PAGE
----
A guest post by JS:
I was thinking about my post regarding "speed" dating - in which people are pressured to make a decision on getting engaged/married quickly, usually within 8 dates (often less). It occurred to me that the number of dates isn't really the problem - it's an element in a larger problem. After all, even though my wife and I dated for several years before getting engaged, the reason for this was practical - we didn't want to get married in college and we wanted to be self-sufficient once married. We actually knew (or had a very strong idea) within a few months that we were in this for the long haul, so to speak. Similar story with my brother in law who was recently married: when he met his future kallah they both knew within 3-4 dates they wanted to get married, though they dated longer before getting engaged.
So, this got me thinking that a short courtship period isn't the main problem. I think the problem with the shidduch system (or yeshiva/chareidi culture) is the way that it infantilizes what are supposed to be adults entering into an adult relationship. This is apparent in many ways in both the yeshiva/chareidi culture and in the shidduch process.
From a young age, the yeshiva/chareidi culture separates children from their parents. Yeshivas have long hours, which become even longer when the children are older and night cheder is imposed. Yeshivas typically have school on Sundays. Many children are sent away to dorm at the yeshiva even when the parents are nearby. The yeshivas create a completely immersive environment in which all outside influences that may interfere with the yeshiva's hashkafa and education are shut out - including parents. Kids are kept away from home on numerous Shabbatons to rebbe's houses or to visit other communities. In the summer, kids are not allowed to be at home where there may be bad influences. They are sent to summer camps for continued learning. Even later, when kids are off for bein ha'zmanim they are shipped away immediately to kollels or shul learning programs to sustain the level of immersion. This creates a situation where, especially for guys, no one is showing them how to grow up, mature, or be responsible. No one is teaching them how to be an adult. Most importantly for the topic at hand, no one is teaching them how to relate to the opposite sex within the context of dating/marriage. Being able to sit still for hours on end and understand a gemara is not maturity - or at the very least, isn't the maturity necessary for a relationship.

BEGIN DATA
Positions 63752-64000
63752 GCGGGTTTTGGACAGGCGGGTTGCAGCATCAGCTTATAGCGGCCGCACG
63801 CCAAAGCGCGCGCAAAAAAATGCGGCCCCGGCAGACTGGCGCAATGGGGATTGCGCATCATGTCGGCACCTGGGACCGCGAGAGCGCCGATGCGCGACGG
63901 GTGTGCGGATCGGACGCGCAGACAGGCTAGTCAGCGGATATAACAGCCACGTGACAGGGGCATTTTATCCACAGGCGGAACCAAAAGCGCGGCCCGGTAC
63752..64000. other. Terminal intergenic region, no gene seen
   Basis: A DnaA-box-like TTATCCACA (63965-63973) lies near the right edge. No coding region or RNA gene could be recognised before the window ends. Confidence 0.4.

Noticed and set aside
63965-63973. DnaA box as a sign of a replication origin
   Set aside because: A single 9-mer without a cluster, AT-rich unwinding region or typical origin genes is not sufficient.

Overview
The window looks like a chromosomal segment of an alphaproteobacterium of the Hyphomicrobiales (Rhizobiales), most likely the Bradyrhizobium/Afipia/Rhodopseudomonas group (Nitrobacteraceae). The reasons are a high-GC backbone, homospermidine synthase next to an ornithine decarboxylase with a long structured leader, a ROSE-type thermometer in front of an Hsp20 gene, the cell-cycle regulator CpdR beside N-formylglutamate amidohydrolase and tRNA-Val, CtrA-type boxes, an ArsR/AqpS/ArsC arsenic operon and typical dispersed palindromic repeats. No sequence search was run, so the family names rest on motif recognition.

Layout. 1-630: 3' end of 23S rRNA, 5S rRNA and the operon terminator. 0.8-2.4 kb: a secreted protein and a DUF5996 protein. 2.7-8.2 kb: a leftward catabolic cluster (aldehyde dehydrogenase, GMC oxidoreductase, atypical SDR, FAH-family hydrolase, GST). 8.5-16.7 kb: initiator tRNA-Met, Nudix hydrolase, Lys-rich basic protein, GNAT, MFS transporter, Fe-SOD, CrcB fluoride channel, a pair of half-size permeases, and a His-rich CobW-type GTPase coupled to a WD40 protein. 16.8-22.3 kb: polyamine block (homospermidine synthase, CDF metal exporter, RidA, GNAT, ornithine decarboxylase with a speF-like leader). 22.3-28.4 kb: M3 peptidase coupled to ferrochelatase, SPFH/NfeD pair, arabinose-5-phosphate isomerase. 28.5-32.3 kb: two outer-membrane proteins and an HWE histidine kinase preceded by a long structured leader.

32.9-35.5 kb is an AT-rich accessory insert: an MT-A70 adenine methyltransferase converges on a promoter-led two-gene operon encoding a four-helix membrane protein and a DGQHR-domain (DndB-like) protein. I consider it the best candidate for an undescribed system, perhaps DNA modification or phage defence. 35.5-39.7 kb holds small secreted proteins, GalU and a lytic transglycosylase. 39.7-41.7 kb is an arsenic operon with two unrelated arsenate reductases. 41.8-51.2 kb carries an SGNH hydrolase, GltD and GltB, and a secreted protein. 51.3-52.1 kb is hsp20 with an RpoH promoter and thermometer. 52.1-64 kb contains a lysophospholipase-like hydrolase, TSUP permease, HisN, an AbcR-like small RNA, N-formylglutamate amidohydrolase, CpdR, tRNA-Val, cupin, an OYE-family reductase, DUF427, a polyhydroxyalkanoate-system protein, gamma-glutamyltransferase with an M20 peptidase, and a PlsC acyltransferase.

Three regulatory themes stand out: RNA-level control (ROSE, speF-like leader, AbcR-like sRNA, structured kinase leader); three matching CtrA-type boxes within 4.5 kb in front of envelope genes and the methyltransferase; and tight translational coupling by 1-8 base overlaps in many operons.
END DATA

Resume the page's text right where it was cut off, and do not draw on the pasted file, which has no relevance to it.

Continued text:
Similarly, in the shidduch system the attitude is everyone else, all of the adults, know best. The "kids" don't know any better and can't be relied upon to know what's best for themselves. The adults do all the legwork, all the investigating, and all the representations of who their child is and what he/she is looking for and the child sits back and just says yes or no after a dinner date. The message in all of this is clear, you're too immature to be trusted with such an important decision. And, in a self-fulfilling prophesy, the already developmentally stunted children tend to focus on all the wrong things in a potential mate.
Saddest of all, this infantilization continues even after the kids are married through parental support which almost always comes with parental conditions for how the children should lead their lives.
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